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Conditional Formatting For Out Tags

 

Overview

This article shares a simple example on how to use conditional formatting for Out Tags in your Microsoft Office Word, Excel, and PowerPoint templates. For version 10 and later.

 

Details

Conditional formatting allows you to change the format of the output based on a certain conditions you set in your template.  An example of conditional formatting could include:

  • Change the text color to red if a value is negative
  • Set the cell background color based on whether a request is open (red), pending (yellow), or closed (green)
  • Use one parameter to change multiple format settings in an entire document

Of course, you are not limited to these examples.

 

Video

Conditional Formatting Tutorial Video: This video demonstrates how to use AutoTag's conditional formatting features to turn your report into something truly unique and visually stunning.

 

 

Conditional Formatting Editor

The conditional formatting editor is used to set formatting options for Out Tags when defined conditions are met. Learn more.

 

Conditional Formatting Example

In the following example, we take a very simple template using ForEach Tags and Out Tags and add conditional formatting. You can download the DOCX template we'll be using here.

 

  1. We start with a basic template containing a simple data table:

 

 

  1. Click the Output button to view the report and choose the DOCX format.  Note that the Output does not display any formatting in the text. 

 

 

  1. We want to have the ‘UnitsOnOrder’ column to be bold and have a red text color if the value is greater than zero.  To do this, open the Tag Editor by double clicking the [UnitsOnOrder] Out Tag.

 

 

  1. Click the ‘…’ button next to the ‘condition’ property to bring up the Conditional Formatting Rule Manager.

 

 

  1. In the ‘Condition’ field, type the condition we want to use for our formatting rule. This condition will test to see if the [UnitsOnOrder] is a number greater than zero. Note: Remember when referencing data in a ForEach Tag, you must use the syntax =${varX.NodeName}.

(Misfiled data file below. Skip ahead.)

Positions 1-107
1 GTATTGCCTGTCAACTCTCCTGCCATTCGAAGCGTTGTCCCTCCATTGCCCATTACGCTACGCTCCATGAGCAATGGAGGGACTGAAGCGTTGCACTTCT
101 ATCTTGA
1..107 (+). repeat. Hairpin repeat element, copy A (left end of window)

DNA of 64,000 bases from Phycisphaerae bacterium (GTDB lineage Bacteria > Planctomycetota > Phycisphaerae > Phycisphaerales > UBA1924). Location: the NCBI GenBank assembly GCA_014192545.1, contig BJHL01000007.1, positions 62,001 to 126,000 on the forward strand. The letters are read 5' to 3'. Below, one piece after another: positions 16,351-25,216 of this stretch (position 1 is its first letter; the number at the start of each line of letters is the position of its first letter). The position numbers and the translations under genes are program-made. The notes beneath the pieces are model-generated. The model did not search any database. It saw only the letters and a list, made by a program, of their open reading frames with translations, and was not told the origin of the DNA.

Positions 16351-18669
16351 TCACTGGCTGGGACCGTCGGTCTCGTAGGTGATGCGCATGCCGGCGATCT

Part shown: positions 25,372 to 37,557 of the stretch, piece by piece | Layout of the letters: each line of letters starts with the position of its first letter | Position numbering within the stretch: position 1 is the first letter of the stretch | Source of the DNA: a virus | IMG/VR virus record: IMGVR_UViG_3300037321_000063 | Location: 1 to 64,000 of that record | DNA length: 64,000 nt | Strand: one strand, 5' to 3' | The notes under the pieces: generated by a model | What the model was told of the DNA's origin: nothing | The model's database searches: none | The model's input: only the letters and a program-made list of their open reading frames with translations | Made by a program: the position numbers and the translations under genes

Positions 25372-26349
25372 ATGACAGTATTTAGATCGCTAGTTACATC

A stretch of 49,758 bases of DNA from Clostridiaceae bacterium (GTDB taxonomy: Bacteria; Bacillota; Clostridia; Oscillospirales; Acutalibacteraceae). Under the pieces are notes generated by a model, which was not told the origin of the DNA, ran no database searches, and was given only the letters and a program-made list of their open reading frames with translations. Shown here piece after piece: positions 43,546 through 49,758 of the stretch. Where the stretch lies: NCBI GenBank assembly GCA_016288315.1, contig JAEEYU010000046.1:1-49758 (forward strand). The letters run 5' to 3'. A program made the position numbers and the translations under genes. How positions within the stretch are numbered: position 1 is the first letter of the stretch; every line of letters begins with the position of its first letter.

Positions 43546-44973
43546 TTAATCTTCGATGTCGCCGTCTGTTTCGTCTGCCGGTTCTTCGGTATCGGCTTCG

1. Click the wand button next to the Format field to open the Format Options window. Select the Bold option and make the Text color ‘ff0000’ (the hex value for red).

 

 

  1. Click Ok. You can now see the Format field contains format code. Click OK to set the rule.

 

 

  1. In the Tag Editor window, click the Save Tag button to save our formatting changes to the Out Tag.

 

  1. Click the Output button and select the DOCX format.  On Output, the units on order with a greater value than zero will be formatted bold with red text. 

 

 

You have now used conditional formatting to enhance your document or report.

 

Notes for working with conditional formatting

  • In the case of a SQL query, you must use the form ‘items[1].ColumnName’ to access a specific column in a row.

  • The condition for a rule is a formula that must have a result of true or false. Note that conditions begin with an ‘=’ character.

  • If you have multiple rules, rules higher up the list are applied, first. Rules lower on the list are applied, later. If you set the “Stop If True” option for a rule, then when the rule evaluates to true, no further rules are applied for that tag.
  • In a table in Microsoft Word, cell format settings are only applied to tags within the cell.
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